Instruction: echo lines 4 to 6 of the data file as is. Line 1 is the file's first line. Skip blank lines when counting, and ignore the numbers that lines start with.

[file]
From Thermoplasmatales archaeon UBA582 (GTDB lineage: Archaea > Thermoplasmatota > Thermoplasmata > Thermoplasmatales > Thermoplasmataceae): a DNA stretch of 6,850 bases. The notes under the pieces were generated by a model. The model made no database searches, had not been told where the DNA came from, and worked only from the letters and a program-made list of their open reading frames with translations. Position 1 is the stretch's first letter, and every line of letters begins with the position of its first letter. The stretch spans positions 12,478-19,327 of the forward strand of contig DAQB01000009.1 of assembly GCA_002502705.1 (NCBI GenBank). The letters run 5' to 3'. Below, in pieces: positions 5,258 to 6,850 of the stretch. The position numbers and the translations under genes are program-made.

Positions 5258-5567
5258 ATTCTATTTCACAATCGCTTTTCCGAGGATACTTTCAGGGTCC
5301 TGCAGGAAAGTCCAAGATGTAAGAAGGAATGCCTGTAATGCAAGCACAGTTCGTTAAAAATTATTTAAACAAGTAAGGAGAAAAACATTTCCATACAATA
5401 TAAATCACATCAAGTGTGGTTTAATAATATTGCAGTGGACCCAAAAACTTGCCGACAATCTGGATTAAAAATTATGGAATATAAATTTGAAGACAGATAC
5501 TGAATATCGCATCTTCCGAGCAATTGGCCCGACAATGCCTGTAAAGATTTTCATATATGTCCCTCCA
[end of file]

5301 TGCAGGAAAGTCCAAGATGTAAGAAGGAATGCCTGTAATGCAAGCACAGTTCGTTAAAAATTATTTAAACAAGTAAGGAGAAAAACATTTCCATACAATA
5401 TAAATCACATCAAGTGTGGTTTAATAATATTGCAGTGGACCCAAAAACTTGCCGACAATCTGGATTAAAAATTATGGAATATAAATTTGAAGACAGATAC
5501 TGAATATCGCATCTTCCGAGCAATTGGCCCGACAATGCCTGTAAAGATTTTCATATATGTCCCTCCA